If you really listen to other women in conversation you’ll probably notice how polite, kind and ‘nice’ they are to each other.
This is certainly not a bad thing, but in the workplace is it stopping their ideas from being heard and acted on?
Most women feel a pressure to conform to the feminine stereotype of being flexible, conciliatory and ‘nice’. This pressure can be subconscious and is usually as a result of conditioning from family, school and society.
As a result, you’ll notice a number of little differences between male and females speech patterns. These differences are women’s way of saying something, whilst making sure the other person is okay with it.
This isn’t a problem unless the woman is trying to make an important point or convey a strong message because then they can make you sound tentative or lacking confidence.
3 of the top undermining speech habits you may hear women use are:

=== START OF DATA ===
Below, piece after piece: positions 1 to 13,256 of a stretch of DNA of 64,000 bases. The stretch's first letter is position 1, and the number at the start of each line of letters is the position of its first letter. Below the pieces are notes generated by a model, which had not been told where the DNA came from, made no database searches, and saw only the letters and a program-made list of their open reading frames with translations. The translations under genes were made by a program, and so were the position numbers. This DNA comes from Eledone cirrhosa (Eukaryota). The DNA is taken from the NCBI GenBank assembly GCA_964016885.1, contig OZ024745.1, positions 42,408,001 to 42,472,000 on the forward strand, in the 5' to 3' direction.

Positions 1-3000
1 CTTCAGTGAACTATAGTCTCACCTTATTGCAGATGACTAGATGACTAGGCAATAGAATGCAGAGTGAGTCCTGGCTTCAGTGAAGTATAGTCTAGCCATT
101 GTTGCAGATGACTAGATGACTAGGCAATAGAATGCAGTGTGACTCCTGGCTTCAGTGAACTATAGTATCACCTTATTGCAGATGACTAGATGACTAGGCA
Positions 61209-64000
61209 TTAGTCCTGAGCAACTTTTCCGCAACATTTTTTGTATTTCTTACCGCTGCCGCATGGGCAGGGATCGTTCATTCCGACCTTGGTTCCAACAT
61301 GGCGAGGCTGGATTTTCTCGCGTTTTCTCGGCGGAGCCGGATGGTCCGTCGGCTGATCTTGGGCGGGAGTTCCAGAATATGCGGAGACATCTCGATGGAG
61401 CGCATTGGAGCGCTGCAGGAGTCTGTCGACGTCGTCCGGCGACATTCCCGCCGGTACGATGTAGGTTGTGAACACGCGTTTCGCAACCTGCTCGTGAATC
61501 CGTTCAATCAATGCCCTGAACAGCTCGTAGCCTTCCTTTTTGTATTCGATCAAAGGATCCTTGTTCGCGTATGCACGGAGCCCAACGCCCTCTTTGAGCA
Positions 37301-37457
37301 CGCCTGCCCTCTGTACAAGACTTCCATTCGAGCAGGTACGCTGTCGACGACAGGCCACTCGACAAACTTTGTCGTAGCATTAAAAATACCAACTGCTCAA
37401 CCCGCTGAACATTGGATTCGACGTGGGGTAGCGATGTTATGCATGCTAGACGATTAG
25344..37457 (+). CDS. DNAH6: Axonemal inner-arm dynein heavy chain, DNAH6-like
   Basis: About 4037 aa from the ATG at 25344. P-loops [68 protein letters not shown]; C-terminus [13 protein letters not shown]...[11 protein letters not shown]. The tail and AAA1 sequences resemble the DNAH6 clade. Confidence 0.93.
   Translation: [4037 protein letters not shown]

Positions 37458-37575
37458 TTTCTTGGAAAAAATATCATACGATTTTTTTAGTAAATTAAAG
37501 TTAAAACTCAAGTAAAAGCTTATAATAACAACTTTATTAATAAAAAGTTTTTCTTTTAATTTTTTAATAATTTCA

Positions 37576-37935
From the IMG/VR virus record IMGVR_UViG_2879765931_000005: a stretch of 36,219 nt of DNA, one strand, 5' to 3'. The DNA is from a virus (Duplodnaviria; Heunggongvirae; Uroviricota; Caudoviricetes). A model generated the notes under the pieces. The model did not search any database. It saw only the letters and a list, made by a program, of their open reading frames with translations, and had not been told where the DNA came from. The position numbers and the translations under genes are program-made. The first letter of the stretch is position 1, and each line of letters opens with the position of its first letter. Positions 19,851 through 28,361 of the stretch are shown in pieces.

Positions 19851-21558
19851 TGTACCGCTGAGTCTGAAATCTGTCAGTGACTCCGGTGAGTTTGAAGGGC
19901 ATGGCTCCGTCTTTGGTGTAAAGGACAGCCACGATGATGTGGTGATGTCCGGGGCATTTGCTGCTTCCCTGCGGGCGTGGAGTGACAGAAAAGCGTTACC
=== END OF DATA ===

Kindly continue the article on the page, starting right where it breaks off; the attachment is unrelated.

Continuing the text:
‘Just’ – I used to put this into a lot of my emails “I just wanted to ask you….” or “I just wondered if….”. I thought it would soften a stronger message or be an apology for bothering them. But really it was me justifying what I had to say and resulted in a weaker message and an impression that I lacked confidence. So I suggest you do as I did and leave it off.
Disclaimers such as ‘just off the top of my head…’ or ‘I could be wrong but…’ explain to others we haven’t fully formed an idea but instead diminish both you and your ideas. Use ‘here are some of my thoughts…’ instead, which is more direct and positive
‘Does that make sense?’ – this is used to check that the other person has understood what we said. However, it suggests that you feel you haven’t expressed it well. Instead, try using ‘Do you have any questions or thoughts?’
You might feel that without these and other speech softeners people are going to think you’re too direct and not empathetic.
However, if you convey warmth in your body language and voice (which make up 93% of a messages communication) you can come across as confident as well as good-natured and trustworthy
If you’d like to find out more about the undermining speech habits we use and how to communicate powerfully, then book a chat with me at www.speakwithjo.com